The feelings of camaraderie are tinged with those of loss and sadness.
However, psychologists still find that nostalgia is, on balance, a positive feeling.
For the study, people were made to focus on loneliness.
This had the effect of making them more nostalgic — especially among more resilient people.
The authors explain the results:
“Nostalgia magnifies perceptions of social support and, in so doing, thwarts the effect of loneliness.
Nostalgia restores an individual’s social connectedness.[…]
…the association between loneliness and nostalgia is
particularly pronounced among highly resilient individuals.
It is these individuals who, when lonely, report high levels of nostalgia.”
2. Nostalgia increases resilience
Nostalgia, in terms of recalling positive memories can promote resilience.
One study found that people who recalled a previous situation that was dealt with successfully became more resilient (Paersch et al., 2021).
The technique works best if the memory is of overcoming a significant challenge.
In contrast, just recalling a positive memory is not enough.
Passing an exam, dealing with a difficult conversation and giving a presentation are all examples of successfully using personal skills.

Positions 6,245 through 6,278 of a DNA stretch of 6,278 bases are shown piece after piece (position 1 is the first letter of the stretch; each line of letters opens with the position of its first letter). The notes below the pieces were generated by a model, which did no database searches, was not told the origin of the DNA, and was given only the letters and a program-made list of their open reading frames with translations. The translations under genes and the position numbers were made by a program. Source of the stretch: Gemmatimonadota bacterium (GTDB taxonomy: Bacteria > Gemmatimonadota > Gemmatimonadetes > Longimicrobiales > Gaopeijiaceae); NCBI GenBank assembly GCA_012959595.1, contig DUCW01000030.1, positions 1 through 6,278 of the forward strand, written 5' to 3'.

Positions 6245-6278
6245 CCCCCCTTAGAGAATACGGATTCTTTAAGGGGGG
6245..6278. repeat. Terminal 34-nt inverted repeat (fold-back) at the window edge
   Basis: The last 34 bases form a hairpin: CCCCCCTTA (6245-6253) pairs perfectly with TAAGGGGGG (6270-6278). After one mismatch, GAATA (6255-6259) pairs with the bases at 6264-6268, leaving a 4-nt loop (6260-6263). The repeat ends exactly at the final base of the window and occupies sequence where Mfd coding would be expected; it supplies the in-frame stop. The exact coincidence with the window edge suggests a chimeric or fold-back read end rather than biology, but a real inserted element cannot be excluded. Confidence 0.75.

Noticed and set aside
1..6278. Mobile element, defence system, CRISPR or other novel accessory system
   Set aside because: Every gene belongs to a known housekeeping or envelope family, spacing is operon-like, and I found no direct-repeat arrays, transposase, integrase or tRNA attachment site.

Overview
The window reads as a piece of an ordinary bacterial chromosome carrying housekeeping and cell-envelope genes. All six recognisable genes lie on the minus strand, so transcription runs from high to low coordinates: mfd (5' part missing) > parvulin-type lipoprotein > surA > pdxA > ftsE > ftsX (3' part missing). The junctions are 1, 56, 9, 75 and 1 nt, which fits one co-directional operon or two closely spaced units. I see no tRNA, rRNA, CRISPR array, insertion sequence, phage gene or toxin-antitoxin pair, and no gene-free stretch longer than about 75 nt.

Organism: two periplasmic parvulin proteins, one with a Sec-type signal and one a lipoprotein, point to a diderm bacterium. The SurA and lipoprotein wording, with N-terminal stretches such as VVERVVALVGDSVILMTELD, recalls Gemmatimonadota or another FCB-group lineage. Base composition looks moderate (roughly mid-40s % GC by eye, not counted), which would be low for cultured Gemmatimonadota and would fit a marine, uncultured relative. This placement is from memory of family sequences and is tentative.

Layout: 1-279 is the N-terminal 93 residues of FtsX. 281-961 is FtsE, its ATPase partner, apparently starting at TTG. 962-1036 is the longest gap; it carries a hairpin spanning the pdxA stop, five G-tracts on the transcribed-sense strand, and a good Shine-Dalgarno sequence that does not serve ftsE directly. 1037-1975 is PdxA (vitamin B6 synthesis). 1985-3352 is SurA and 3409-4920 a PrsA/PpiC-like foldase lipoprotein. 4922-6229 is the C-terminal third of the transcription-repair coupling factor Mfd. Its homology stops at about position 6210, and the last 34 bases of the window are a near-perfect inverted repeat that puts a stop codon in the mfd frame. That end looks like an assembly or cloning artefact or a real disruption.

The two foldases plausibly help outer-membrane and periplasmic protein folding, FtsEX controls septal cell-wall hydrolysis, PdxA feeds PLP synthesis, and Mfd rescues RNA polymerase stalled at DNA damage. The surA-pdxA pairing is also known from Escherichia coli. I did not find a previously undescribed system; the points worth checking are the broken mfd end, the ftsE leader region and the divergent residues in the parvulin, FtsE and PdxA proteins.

In contrast, a fun day at the park might be a positive experience, but is probably not testing your mettle.
Memories of successfully overcoming challenging situations, though, help boost what psychologists refer to as self-efficacy.
Professor Birgit Kleim, the study’s first author, explains:
“Self-efficacy is a key element of resilience.
By self-efficacy, I mean the belief that we have the ability to influence things to at least a small degree, even if some things are unchangeable.
Without believing in your own capabilities, you wouldn’t take on any challenges in the first place.”
3. Nostalgia can reduce depression
Recalling positive memories helps to build resilience against depression (Askelund et al., 2019).
While people tend to believe that psychological resilience is set in stone, it is something that can be built up.
Getting nostalgic about happy events and having a store of these to draw on is one way of building up resilience.
Thinking back to better times, even if they are tinged with some sadness, helps people cope with challenging times.
Mr Adrian Dahl Askelund, the study’s first author, said:
“Our work suggests that ‘remembering the good times’ may help build resilience to stress and reduce vulnerability to depression in young people.
This is important as we already know that it is possible to train people to come up with specific positive memories.
This could be a beneficial way of helping support those young people at risk of depression.”